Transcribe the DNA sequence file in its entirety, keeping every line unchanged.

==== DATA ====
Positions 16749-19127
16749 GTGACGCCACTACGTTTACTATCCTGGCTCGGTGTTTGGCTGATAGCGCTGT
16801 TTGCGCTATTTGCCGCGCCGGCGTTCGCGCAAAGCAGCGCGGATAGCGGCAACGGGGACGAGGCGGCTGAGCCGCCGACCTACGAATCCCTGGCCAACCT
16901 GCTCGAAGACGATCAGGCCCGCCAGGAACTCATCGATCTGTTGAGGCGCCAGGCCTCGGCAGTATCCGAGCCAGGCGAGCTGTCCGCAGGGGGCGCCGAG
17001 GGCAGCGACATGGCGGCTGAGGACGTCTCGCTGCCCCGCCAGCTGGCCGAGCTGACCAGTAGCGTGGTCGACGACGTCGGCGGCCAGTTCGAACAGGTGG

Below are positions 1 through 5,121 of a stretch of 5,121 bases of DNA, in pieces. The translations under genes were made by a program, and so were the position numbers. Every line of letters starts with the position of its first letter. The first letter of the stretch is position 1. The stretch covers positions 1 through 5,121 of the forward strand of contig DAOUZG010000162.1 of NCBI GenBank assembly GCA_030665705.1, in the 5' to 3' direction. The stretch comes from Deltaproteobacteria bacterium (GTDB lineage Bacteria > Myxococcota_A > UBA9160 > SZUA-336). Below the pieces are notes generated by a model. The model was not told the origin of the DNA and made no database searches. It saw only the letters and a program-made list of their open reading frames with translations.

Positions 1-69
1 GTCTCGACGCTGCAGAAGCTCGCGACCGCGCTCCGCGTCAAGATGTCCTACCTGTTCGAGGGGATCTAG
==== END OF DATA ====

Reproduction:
Positions 16749-19127
16749 GTGACGCCACTACGTTTACTATCCTGGCTCGGTGTTTGGCTGATAGCGCTGT
16801 TTGCGCTATTTGCCGCGCCGGCGTTCGCGCAAAGCAGCGCGGATAGCGGCAACGGGGACGAGGCGGCTGAGCCGCCGACCTACGAATCCCTGGCCAACCT
16901 GCTCGAAGACGATCAGGCCCGCCAGGAACTCATCGATCTGTTGAGGCGCCAGGCCTCGGCAGTATCCGAGCCAGGCGAGCTGTCCGCAGGGGGCGCCGAG
17001 GGCAGCGACATGGCGGCTGAGGACGTCTCGCTGCCCCGCCAGCTGGCCGAGCTGACCAGTAGCGTGGTCGACGACGTCGGCGGCCAGTTCGAACAGGTGG

Below are positions 1 through 5,121 of a stretch of 5,121 bases of DNA, in pieces. The translations under genes were made by a program, and so were the position numbers. Every line of letters starts with the position of its first letter. The first letter of the stretch is position 1. The stretch covers positions 1 through 5,121 of the forward strand of contig DAOUZG010000162.1 of NCBI GenBank assembly GCA_030665705.1, in the 5' to 3' direction. The stretch comes from Deltaproteobacteria bacterium (GTDB lineage Bacteria > Myxococcota_A > UBA9160 > SZUA-336). Below the pieces are notes generated by a model. The model was not told the origin of the DNA and made no database searches. It saw only the letters and a program-made list of their open reading frames with translations.

Positions 1-69
1 GTCTCGACGCTGCAGAAGCTCGCGACCGCGCTCCGCGTCAAGATGTCCTACCTGTTCGAGGGGATCTAG